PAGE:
Over 31 highly vulnerable communities in Area C are without access to primary health care services, and in the coming months a further three clinics in Massafer Yatta will close due to lack of resources by health cluster partners. These localities often have a high prevalence of high-risk pregnancies, chronically malnourished children and non-communicable diseases. Without access to primary healthcare services, the community faces major health threats.




Protect the rights of Palestinians under occupation in accordance with International Humanitarian Law (IHL) and International Human Rights Law (IHRL)

Ensure acutely-vulnerable Palestinians under occupation in the Gaza Strip and the West Bank have access to essential services

Strengthen the ability of acutely-vulnerable Palestinian households to cope with protracted threats and shocks




· Around 33,000 individuals subjected to demolition/eviction orders were provided with legal support.

· Cluster partners provided 104 field briefings to diplomats on a range of protection concerns.

· GBV sub-cluster established case management SOPs and referral pathways in Gaza.

· Child protection services were delivered to 1,434 children and 2,063 caregivers, including life skills and parental care.

· In the West Bank, including East Jerusalem, structured psychosocial support was provided to 5,231 children (3,109 boys and 2,122 girls) and 2,478 adults (1,274 women and 1,204 men). The MHPSS working group has begun mapping all actors by locality in each governorate to harmonize coordination efforts, and avoid overlaps and gaps in service provision.


· Lack of funding for GBV projects and the resulting lack of progress in GBV targets poses challenges in reaching GBV survivors.

· Providing coordinated multi-sectoral services to GBV survivors as the response is fragmented in the West Bank.

· Increasingly restrictive environment for humanitarian and legal assistance.

· Legislative measures to annex the West Bank and allow the retroactive confiscation/seizure of private Palestinian land; and the appointment of settlers to the Israeli Supreme Court.

· Growing need for legal services due to the increase in punitive measures.

· Targeting men for psychosocial support and child protection awareness, mainly due to perceptions that this is seen as a purely female domain, especially in Gaza.



· Agricultural livelihood activities have very little to report given the lack of funding for 2017 projects.

· With 1.4 million people reached, yearly food assistance targets are on track, but the flow of funding must be sustained. Food assistance is an ongoing process and the fact that 100% of beneficiaries were served in Q1 does not imply that the goal for 2017 has been achieved. In fact, current funds cover only 22% of total yearly needs.

· Cash-based activities continue to be an important resource for addressing high unemployment. Approximately 20,000 people from Gaza and the West Bank have benefitted so far this quarter, representing roughly 13% of the total yearly target.


· To date, all funding ratios are lower than Q12016.

· The negative trend of inadequate funding for agricultural and livelihood-based activities has continued into 2017 with less than 1% of the total budget covered, representing a funding gap of 99%. Humanitarian assistance is critical to protect and support vulnerable livelihoods, avoid a further deterioration in the resilience of communities and to mitigate negative coping mechanisms.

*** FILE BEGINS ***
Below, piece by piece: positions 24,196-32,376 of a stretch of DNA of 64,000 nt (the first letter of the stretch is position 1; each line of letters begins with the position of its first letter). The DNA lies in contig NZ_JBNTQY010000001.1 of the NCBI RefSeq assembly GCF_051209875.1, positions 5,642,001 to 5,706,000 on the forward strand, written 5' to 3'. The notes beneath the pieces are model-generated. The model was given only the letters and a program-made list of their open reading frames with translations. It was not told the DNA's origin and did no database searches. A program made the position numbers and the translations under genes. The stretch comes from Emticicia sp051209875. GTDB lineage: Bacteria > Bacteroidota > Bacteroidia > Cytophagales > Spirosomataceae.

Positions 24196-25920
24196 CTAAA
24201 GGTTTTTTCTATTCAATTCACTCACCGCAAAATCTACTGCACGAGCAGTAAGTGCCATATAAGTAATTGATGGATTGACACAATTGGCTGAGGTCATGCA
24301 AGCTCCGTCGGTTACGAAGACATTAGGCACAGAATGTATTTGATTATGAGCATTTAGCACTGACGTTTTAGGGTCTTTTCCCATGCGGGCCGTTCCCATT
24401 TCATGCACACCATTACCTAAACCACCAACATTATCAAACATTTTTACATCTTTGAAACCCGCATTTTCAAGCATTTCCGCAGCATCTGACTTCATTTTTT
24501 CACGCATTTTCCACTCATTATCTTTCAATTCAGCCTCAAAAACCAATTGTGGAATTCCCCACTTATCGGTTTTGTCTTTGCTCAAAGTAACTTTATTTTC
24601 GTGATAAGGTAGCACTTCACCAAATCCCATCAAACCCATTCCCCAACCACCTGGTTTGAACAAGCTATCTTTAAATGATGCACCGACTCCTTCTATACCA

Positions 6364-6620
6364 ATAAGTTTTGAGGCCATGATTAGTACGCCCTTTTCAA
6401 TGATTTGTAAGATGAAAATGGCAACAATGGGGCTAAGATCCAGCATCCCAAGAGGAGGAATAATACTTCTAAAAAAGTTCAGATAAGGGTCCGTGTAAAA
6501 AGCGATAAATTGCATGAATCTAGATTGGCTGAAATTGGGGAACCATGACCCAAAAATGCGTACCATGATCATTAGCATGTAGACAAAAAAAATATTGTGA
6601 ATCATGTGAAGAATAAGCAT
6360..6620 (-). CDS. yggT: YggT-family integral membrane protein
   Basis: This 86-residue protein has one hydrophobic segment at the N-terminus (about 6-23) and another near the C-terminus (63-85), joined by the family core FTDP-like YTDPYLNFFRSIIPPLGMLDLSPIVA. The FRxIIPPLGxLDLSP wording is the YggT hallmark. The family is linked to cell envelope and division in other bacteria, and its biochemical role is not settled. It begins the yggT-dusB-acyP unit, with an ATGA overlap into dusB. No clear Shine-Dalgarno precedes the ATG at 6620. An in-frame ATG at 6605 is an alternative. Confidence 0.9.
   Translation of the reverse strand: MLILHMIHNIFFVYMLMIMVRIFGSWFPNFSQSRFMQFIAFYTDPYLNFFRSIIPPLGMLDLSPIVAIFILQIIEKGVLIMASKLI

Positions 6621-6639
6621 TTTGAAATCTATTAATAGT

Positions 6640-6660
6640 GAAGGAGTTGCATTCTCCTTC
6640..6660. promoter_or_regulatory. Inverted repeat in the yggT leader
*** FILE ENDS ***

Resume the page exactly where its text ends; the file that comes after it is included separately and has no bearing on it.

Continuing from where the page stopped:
· At the end of the 1st quarter, 22% of the funding needed for 2017 had been secured. This includes activities such as food in kind and e-voucher support. Funding for the overall yearly target should be provided in a timely manner to avoid an interruption in service delivery. Assistance through food and cash-based programmes is still required as only 8% of the funding needed for cash-based programmes has been provided to date.

· Funding shortages in this quarter have forced agencies providing food assistance to reduce their basket to maintain the target number of beneficiaries. WFP has reduced its voucher entitlements by 20% to 180,000 people in both Gaza and the West Bank, and also reduced food rations to 140,000 Palestinians in both regions. As of April 1st, WFP will not have sufficient resources to continue its food and voucher assistance with the Ministry of Social Development beyond June in Gaza, and July in the West Bank. WFP urgently needs US $19million to provide uninterrupted food assistance to all people in need, including US $13 million for beneficiaries in Gaza.



· Rehabilitation and upgrading of 137 substandard shelters in south Hebron and Jordan Valley.

· Response to all demolition cases in EastJerusalem and Area C by providing material or cash assistance, alongside continued innovation by partners and the introduction of new mechanisms to work in the areas most at risk.

· Depopulation of caravans and closure of TDS sites in Gaza through HF support to 176 families with TSCA.

· 5,300 families received winterization assistance in Gaza.

· 250 FHH and 120 households with PWD benefitted from assistance to protect against harsh weather conditions and to improve living conditions.


· Assistance was delayed in 8 demolition response cases in Q1 due to the complex legal situation and the high-risk environment.

· High number of demolitions in East Jerusalem (56% of shelter-related incidents in 2017).